In the bowl of your stand mixer fitted with the paddle attachment, beat the butter on medium speed for about 1 minute. Add in the cream cheese and continue beating until the frosting is smooth and no big lumps are visible (around 1 more minute). Finally blend in the vanilla extract and maple syrup and mix on medium-high speed, scraping the bowl a few times to make sure the frosting is lump-free. It should look smooth and thick enough to use with a piping bag. If you want it to have a more thick consistency reduce the amount of butter to 3/4 cup approximately until you reach the desired thickness. If not used immediately, store in the refrigerator for up to one week.

- To assemble the cake:
Once the cake has set in the fridge for a couple hours (or preferably overnight) we can start the assembling. Cut each cake in half to get four even layers and spread the frosting using a metal spatula, repeating the process until all the layers are frosted. With this frosting recipe you will have enough to fill, frost and decorate.
Crumb coat the cake with a thin layer of the frosting, let it set in the fridge for 30 minutes approximately and frost the entire cake with the rest of the cream cheese frosting. First cover the sides of the cake and then spread the remaining over the top.
If desired, you can pipe the leftover frosting and add some decorations. I opted for a different style: cut a super thin layer of cake, crumbled into a food processor and lightly toasted them in a frying pan.
Then I added the toasted sprinkles on top of the cake and voilà!
Store the cake in the refrigerator and let it soften at room temperature around 15 minutes before serving.

19 nov. 2015

Chocolate Chip Quinoa Cookies

My love affair with quinoa started long ago, it's such a great nutritional powerhouse! It's full of proteins, iron, magnesium, fiber and so much more. I like its particular texture, like small air bubbles...it's kinda hard to explain cause quinoa it's tender on the inside but also a tad bit crunchy and chewy at the same time. I add it to salads, soups, veggie burgers and bowls of roasted veggies; actually it goes really well with almost anything.
But I've never cooked with quinoa flour...until now, and let me tell you that it's a great alternative to other flours and gives a special aroma and flavor to your baked goods. For my first time I went for the easy option: cookies. Because I'm still a newbie in the world of gluten-free flours and was afraid to make a cake or muffin entirely with this flour, though the team at El Granero Integral sent me enough flour to test as much as I want so expect more quinoa-ish recipes in the future!
These cookies with dark chocolate chips were delicious! No one noticed a strong quinoa flavor or something 'strange' in them, I'm an avid quinoa eater so I asked to other people who has never eaten quinoa before to taste my cookies. For example my dad, who never eats "those weirdly-named hippie foods" (like he says), he absolutely adored them and said they had a yummy cakey texture.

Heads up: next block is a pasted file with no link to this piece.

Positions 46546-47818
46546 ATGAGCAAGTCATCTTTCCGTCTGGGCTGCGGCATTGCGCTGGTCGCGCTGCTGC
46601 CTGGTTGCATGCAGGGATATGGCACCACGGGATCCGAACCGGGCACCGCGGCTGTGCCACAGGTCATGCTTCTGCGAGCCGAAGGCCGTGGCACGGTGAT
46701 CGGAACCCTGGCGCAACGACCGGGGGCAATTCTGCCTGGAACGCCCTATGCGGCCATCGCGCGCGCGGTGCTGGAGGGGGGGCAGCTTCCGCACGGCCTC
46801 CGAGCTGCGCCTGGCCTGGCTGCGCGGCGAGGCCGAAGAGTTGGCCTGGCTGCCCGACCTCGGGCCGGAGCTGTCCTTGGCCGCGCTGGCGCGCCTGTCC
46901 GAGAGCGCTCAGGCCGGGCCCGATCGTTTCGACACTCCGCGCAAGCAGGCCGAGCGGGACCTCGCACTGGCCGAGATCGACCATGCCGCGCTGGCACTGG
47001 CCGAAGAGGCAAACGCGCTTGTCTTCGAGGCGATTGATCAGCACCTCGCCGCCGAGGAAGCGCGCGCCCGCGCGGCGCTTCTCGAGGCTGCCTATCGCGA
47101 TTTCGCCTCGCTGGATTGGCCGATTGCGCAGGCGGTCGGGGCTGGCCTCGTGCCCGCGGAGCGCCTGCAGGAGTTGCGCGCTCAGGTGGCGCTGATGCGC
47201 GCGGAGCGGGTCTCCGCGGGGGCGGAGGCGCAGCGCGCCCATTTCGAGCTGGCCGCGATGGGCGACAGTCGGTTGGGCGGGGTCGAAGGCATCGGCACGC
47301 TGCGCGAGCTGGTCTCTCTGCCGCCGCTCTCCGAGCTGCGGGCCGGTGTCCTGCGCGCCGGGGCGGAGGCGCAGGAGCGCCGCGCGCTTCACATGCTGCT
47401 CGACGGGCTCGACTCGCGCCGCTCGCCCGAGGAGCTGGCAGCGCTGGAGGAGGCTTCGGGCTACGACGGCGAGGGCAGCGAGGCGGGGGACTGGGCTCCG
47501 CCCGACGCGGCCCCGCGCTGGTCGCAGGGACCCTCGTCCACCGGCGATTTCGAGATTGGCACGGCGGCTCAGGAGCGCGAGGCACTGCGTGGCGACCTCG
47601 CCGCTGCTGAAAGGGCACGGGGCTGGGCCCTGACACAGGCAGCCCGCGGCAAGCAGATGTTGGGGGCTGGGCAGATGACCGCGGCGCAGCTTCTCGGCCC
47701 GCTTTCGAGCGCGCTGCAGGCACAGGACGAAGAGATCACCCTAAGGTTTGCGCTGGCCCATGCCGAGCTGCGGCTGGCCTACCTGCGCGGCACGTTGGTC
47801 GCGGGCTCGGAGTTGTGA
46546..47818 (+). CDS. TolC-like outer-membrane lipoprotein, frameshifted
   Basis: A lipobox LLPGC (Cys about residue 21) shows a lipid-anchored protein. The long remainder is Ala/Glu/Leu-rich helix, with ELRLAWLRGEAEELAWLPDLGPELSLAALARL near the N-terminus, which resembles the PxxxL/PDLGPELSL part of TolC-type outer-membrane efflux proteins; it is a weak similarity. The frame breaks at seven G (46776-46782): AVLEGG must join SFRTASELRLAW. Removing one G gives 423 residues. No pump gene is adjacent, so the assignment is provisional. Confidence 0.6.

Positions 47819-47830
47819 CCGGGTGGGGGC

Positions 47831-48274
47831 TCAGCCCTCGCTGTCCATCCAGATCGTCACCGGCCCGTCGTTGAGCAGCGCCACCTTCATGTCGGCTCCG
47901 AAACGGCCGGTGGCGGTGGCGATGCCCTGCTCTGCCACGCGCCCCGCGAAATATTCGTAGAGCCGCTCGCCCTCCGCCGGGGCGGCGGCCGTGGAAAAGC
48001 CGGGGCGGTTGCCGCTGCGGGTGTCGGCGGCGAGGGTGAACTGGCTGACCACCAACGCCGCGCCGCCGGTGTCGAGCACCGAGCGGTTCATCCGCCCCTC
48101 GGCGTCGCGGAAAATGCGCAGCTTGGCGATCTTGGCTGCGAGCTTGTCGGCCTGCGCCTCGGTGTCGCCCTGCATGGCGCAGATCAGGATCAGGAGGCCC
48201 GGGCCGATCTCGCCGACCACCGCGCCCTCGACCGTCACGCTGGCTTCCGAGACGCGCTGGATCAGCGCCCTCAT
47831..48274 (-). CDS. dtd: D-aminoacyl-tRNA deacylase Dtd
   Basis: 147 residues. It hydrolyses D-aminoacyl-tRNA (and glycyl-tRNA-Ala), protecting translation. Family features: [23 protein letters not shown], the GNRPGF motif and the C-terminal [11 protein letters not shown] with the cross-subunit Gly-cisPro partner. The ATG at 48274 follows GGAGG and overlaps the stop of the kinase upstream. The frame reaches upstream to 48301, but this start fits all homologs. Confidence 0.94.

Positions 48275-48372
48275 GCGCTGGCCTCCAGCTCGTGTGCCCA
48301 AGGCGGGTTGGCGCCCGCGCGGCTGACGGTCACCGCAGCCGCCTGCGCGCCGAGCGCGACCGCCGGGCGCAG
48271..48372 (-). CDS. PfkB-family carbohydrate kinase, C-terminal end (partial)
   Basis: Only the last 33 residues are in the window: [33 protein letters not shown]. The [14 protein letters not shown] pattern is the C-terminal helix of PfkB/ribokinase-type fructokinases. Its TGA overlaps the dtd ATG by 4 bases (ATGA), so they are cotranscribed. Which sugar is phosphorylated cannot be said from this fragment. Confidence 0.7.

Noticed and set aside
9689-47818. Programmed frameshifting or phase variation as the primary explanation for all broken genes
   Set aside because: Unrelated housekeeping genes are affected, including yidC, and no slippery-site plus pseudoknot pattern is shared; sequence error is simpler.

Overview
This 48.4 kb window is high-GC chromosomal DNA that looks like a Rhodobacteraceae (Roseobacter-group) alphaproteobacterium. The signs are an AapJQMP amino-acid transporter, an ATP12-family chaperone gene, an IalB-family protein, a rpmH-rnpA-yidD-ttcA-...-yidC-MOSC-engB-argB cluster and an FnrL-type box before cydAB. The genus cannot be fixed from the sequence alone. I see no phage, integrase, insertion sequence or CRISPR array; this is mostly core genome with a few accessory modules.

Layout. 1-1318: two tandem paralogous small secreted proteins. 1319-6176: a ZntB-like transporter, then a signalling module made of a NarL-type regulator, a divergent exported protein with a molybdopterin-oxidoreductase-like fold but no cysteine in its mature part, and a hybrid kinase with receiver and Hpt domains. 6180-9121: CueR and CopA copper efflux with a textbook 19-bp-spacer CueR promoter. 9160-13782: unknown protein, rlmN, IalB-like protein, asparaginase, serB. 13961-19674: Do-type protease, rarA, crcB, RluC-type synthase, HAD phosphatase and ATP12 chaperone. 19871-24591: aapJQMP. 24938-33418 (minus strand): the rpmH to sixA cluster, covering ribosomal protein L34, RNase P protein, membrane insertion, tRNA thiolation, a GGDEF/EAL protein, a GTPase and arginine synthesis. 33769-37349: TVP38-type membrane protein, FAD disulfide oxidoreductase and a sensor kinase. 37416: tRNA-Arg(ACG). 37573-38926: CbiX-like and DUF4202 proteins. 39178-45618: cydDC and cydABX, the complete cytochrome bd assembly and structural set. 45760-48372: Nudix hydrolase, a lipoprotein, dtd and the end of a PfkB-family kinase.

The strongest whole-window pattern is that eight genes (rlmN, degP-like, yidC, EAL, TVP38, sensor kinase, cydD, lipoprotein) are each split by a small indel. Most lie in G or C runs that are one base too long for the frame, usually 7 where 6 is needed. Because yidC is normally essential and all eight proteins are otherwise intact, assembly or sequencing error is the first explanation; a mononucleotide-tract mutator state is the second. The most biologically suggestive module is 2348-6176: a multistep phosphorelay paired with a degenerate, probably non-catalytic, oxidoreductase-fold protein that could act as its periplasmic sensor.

Yes, they are definitely not your typical chocolate chip cookies and that's what makes them so interesting and different from the rest (and dare I say 'healthier' too?). Sweet, cakey, with a special nutty quinoa flavour and packed with big dark chocolate chunks and walnuts.
Let the pictures do the talking, don't you think? ;-)

Receta elaborada para El Granero Integral.

Quinoa flour cookies with dark chocolate chips
(yield: 9 big cookies)

2/3 cups organic quinoa flour.*
1/3 cup almond flour.
1/2 tsp baking soda.
1/2 tsp baking powder.
1/4 tsp fine sea salt.
1/3 cup mild-tasting olive oil.
1/2 cup raw cane sugar.
1 flax egg.*
2 tbsp natural almond butter.
1/2 tsp pure vanilla extract.
1/2 cup dark chocolate chunks.
1/4 cup walnuts, chopped.

* This recipe can be made completely gluten-free if you make sure your quinoa flour has been certified gluten-free.

* Flax egg = 1 tablespoon ground flax seeds + 3 tablespoons water. Combine with a fork and let sit for 5 minutes, the liquid will resemble egg whites.

Line a baking sheet with parchment paper and preheat oven to 180 ºC (350 ºF).
Sift the quinoa flour, almond flour, baking powder, baking soda and salt in a medium mixing bowl.
In a separate bowl whisk vigorously the oil, sugar and flax egg. Add in the almond butter and vanilla extract, stir just until combined.
Fold the dry ingredients into the wet mixture. Finally add in the chocolate chunks and chopped walnuts.
Using an ice cream scoop with trigger scoop the dough and remember to leave enough space between them. Flatten them a bit and and bake for 12 to 15 minutes, until borders are golden brown but tops are still tender to touch.
Cookies might look underbaked but they will harden as they cool.
Let cool in the baking sheet for 5 minutes and transfer to a wire rack to let them cool completely.

12 nov. 2015

Pumpkin Crème Brûlée

After several days trying to fix my crappy wireless router I gave up and bought a new one and now that I finally figured out how to set it up and all I've just found my e-mail inbox all cluttered, lots of messages to reply and so many pending recipes to publish! This one in particular was planned to be published last week but I was so busy making my sister's birthday cake and preparing my blog's 5th anniversary special post that it had to wait until today. Talking about Cinnamon Girl turning 5, I can't wait to show you what I've prepared! I'm very happy with how that recipe came out and I'm sure you will all love it. In less than two weeks, november 24th, I'll be blowing out the candles again. :-)